Why I left UCLU and Why You Should Too
I normally hate bureaucracy. When confronted by a form crowded with boxes, dotted lines, and frightening-sounding proclamations I’m instantly put off. However, that yearly bureaucratic task of re-enrolling with UCL […]
I normally hate bureaucracy. When confronted by a form crowded with boxes, dotted lines, and frightening-sounding proclamations I’m instantly put off.
However, that yearly bureaucratic task of re-enrolling with UCL was more interesting this time round. Confronted with the opportunity not to join UCLU, years of building annoyance towards the Union and its policies, its biases, and its lack of democratic legitimacy came to the fore.I decided then and there to leave the Union. So why did I do it? More importantly, why should you do it?
In January a UCLU referendum rightly overturned the so-called ‘Motion to support Right to Education’ – a euphemistic title for a divisive motion regarding the Palestinian-Israeli situation. It was overturned because it clearly lies far outside the Union’s remit. It is, after all, a student union and not the UN.
‘So what?’ you ask, ‘it was overturned – what’s your problem?’ The answer is the inherent political bias amongst Union officials. Indeed the two seconders of the said motion were both former and current sabbatical officers who I feel let their political beliefs cloud their judgement. This blatantly unrepresentative motion (which was passed 15-3 by the Union Council) should have never been passed. Such decisions are, sadly, unavoidable when union officials are elected on turn-outs which make parish council elections seem hotly contested.
Maybe it was a one-time slip-up. Perhaps the Union learnt not to make bold proclamations on such deeply divisive and personal matters of opinion. Sadly not. During the very same referendum UCLU became, by a hefty majority, ‘pro-choice’.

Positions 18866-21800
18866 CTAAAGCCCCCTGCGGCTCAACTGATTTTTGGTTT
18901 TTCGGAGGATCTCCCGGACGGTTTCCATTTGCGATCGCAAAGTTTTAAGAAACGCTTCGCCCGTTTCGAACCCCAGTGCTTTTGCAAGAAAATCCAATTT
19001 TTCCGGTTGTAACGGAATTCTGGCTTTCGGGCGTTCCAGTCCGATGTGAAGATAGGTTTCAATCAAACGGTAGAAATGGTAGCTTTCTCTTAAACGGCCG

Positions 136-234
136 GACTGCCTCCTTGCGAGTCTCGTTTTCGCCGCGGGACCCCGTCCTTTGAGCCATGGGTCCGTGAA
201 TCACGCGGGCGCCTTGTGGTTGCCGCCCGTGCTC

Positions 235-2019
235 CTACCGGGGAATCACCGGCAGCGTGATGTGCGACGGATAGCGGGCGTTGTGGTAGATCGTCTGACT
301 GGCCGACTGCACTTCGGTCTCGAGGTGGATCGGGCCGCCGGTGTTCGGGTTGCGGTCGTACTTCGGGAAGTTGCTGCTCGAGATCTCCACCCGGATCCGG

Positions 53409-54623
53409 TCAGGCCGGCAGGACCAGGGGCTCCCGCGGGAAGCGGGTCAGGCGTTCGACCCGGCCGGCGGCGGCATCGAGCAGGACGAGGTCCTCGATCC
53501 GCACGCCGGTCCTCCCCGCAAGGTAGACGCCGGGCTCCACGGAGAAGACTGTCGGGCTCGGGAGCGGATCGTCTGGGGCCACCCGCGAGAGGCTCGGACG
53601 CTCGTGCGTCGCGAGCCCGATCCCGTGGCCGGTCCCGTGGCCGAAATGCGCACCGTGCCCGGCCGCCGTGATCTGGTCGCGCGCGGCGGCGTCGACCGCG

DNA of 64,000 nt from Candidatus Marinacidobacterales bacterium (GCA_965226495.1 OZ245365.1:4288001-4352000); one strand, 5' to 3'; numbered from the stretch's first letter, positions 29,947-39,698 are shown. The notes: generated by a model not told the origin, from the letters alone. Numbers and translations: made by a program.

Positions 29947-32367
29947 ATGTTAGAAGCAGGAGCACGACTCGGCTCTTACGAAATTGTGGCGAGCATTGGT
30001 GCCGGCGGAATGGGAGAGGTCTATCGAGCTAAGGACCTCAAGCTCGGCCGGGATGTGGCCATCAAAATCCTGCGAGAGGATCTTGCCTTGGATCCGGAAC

My personal opinion on abortion is irrelevant. As is yours. The issue at hand is freedom of conscience and speech. This is a university, after all.
The biased motion mandates that all ‘anti-choice’ (‘pro-life’?) campaigns duly report to the Union so that ‘pro-choice’ (‘anti-life’?) campaigns can ‘campaign at the same time with an equal budget and […] advertising space.’ By this logic, students in favour of higher fees should also receive equal funding and platform as anti-cuts campaigners. Fat chance. The Union must either stop politically cherry-picking issues or apply their principles equally and consistently. Anything less is, by any definition of the word, discrimination.
Even more worryingly, the motion mandates that all debates on ‘termination’ have a representative from both the ‘anti-life’ and ‘anti-choice’ camps; all to ensure ‘balance to the argument’. Does this mean the Stop the War Society has to have a neo-con at every debate? The Marxist Society a libertarian? The Conservatives a Trot? Not likely, and nor should they have to. This is a university where freedom of speech and the fundamental right to free-thought must not be defined and delineated by an overly-politicised Union.
In a few months there’ll be more UCLU elections, in which the same stale candidates with hackneyed phrases will be trotted out. Cocksure in their own beliefs, they will continue to forget their purpose as representatives of the whole student body (even the ones they may vehemently disagree with). Little will change.
I refuse to be represented by a divisive Union with a blatant political bias. I urge you all to reconsider the role of a student union and join me.